So as it turns out, time is money.
You don’t want to spend a lot of time becoming an expert in fitness and nutrition, you already have a job and a field that you excel in.
Becoming good at everything makes you an expert in nothing. This is why our economy exists, if you could grow or rear every food and learn every service you’d ever need, your quality of life would be lower simply because it really does cost less in the long run to trade with others.
This is why I’m never uneasy when ‘selling’ people on personal training. I only offer the options best suited to that person and frankly, I know that person’s life is going to be better for working with me.
You want to get to where you’re going as efficiently as possible, and a personal trainer certainly helps with that.
Goal setting is something that most good personal trainers will do with their clients. It’s not because goal setting provides some secret benefit akin to the law of attraction. No, it’s because if you want to get from point A to point B, you need to be clear about where you are now, where you want to go, and then you want to plot the closest thing to a straight line to get there.
This is particularly relevant to those who have deflated or over-inflated expectations about what is possible to achieve in a given time. You should know what to expect, and what it takes to get you there.
Going back to our straight line between point A and point B, it is very important to stay the course and trust the process. The bookshelf of a person who has unsuccessfully tried to lose weight many times, or perhaps experienced success but failed to maintain it, is filled with lots of different books, each one leading off on a different tangent.
The luxury of choice comes at a price, the straight line becomes a maze that you get lost in. When you have a ‘bad’ weigh in, your trainer is going to show you that actually, you’ve lost inches, and that you’re probably a little heavier due to the high-salt meal you had last night. You’re going to see that the process works, and you’re going to avoid the guilt, and avoid getting lost in the maze.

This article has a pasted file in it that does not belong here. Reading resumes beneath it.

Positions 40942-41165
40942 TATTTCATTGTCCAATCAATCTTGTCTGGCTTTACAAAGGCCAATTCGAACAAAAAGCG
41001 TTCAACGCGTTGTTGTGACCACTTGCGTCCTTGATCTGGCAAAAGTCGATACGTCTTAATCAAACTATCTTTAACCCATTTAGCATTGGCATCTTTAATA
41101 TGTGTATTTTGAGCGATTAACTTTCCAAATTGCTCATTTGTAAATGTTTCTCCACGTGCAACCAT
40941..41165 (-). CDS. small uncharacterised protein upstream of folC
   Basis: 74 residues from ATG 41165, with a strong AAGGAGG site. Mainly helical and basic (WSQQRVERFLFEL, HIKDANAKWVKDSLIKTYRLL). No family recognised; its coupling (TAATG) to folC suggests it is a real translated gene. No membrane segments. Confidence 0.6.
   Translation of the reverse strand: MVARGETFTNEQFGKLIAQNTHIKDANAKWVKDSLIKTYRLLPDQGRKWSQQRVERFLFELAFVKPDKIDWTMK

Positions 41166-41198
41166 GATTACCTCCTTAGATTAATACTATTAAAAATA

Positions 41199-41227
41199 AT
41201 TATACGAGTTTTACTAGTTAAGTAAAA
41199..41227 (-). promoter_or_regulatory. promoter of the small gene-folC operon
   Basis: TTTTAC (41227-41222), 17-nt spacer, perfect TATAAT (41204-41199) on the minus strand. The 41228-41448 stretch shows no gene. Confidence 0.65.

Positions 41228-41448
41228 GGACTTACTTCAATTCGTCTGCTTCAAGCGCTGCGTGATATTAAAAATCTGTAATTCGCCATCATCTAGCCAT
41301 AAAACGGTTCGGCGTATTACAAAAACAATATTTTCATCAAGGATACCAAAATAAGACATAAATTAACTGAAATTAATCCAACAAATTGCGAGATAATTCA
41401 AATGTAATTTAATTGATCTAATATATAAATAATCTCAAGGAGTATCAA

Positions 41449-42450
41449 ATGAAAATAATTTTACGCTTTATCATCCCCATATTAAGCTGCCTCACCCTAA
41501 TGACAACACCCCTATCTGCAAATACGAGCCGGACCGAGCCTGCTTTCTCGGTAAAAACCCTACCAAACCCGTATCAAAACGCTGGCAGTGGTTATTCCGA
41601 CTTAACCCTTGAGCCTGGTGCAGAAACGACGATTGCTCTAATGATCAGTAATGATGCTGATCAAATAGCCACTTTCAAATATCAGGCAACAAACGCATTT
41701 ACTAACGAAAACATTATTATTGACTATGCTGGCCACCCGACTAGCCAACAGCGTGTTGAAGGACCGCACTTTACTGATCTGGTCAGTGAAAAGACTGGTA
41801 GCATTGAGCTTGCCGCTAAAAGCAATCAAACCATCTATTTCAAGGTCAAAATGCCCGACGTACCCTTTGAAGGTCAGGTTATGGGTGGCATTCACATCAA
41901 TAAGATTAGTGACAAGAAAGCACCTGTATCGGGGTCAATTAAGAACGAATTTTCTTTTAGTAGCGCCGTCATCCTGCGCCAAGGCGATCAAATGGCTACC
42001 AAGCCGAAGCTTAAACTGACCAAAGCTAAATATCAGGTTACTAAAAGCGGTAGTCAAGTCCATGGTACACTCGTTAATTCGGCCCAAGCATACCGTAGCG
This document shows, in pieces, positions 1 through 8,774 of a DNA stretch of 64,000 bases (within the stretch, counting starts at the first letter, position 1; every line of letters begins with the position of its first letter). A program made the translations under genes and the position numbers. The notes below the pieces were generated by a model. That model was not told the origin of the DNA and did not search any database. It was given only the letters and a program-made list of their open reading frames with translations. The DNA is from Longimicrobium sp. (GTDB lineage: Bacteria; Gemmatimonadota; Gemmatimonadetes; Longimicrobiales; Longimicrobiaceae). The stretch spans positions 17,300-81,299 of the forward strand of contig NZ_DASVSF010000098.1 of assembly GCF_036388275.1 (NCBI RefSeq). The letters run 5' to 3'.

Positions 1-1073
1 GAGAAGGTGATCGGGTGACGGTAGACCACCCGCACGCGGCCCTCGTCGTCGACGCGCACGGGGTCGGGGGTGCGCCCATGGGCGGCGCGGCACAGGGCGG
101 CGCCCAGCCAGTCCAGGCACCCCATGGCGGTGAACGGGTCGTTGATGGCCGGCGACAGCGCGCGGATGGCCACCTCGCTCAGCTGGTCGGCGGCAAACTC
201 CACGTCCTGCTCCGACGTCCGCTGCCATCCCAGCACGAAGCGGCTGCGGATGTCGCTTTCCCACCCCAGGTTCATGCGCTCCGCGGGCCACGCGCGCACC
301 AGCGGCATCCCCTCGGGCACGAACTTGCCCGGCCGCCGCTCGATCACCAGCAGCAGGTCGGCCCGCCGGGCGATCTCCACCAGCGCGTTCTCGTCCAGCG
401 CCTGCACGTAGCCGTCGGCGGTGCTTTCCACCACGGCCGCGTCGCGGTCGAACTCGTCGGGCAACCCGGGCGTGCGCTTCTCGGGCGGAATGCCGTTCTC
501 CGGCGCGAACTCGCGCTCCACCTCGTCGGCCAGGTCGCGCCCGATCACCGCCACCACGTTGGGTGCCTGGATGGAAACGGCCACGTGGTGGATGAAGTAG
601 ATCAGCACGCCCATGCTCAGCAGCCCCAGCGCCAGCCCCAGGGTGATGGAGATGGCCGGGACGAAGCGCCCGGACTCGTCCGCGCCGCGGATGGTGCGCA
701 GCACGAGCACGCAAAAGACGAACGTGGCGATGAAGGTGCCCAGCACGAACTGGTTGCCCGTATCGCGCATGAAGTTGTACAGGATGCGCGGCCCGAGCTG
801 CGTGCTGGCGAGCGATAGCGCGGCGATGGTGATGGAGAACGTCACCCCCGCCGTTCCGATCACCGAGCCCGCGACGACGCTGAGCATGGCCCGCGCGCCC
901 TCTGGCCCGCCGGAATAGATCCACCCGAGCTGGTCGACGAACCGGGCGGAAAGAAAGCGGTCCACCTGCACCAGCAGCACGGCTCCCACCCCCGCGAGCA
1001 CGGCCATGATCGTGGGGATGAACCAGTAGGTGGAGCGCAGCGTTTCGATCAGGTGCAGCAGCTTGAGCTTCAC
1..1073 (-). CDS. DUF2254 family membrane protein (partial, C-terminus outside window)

It’s this structure that takes all of the thinking out of improving your body and allows you to learn in the most efficient way, by doing.
Which leads me on to the fifth and final benefit of working with a personal trainer.
It’s not always easy, a personal trainer’s job role isn’t limited to exercise and nutrition. Often times a personal trainer plays the role of the ‘unofficial therapist’.
I dare say that stress is a large part of what causes people to become unfit in the first place. Long hours, strained relationships or just some pain-in-the-arse colleagues, can all make it much harder to stick to your goals and make positive changes in your life.
I know some very good coaches whose people skills are so good that despite only average levels of knowledge in exercise programming, their clients do brilliantly. This is because when you get the foundational elements of your life in order, it becomes much easier to make the changes you need to make.
Your health is so much more than just muscles and fat. When you get the support you need, and learn to challenge your beliefs and improve your thinking, everything else becomes almost easy. This is why support is such an important part of change, and why many fail simply because they don’t have it.
That concludes part 3 of Why Do People Use A Personal Trainer?
I hope this opened your eyes to the world of personal training and what it can do for you.
Until next time,
P.S If you’re looking for personal training and want to have a chat about it, fill in the form below and I’ll be in touch!
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